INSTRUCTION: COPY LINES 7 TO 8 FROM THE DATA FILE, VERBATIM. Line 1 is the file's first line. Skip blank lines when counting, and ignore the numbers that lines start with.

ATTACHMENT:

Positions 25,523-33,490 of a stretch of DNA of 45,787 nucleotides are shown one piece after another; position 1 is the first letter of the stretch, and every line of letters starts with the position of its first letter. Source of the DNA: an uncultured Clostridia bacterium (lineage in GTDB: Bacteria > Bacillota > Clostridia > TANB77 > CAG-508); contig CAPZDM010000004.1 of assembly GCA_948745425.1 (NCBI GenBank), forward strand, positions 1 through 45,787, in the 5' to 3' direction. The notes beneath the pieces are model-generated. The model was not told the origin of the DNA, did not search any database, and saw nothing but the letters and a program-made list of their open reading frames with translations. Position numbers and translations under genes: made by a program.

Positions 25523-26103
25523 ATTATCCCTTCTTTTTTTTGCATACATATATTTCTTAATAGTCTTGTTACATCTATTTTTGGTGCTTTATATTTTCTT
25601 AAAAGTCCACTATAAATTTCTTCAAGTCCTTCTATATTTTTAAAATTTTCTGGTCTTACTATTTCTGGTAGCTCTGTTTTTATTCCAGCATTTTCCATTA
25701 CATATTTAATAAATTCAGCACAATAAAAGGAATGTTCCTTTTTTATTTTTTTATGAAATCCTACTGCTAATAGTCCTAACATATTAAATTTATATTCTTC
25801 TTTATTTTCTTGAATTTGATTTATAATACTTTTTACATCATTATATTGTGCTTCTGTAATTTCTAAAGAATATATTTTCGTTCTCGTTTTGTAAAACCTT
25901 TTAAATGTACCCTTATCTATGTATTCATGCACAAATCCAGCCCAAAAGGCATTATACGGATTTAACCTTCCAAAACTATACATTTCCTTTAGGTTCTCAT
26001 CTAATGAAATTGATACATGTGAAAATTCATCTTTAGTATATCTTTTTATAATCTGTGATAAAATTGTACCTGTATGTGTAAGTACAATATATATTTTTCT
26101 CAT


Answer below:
25901 TTAAATGTACCCTTATCTATGTATTCATGCACAAATCCAGCCCAAAAGGCATTATACGGATTTAACCTTCCAAAACTATACATTTCCTTTAGGTTCTCAT
26001 CTAATGAAATTGATACATGTGAAAATTCATCTTTAGTATATCTTTTTATAATCTGTGATAAAATTGTACCTGTATGTGTAAGTACAATATATATTTTTCT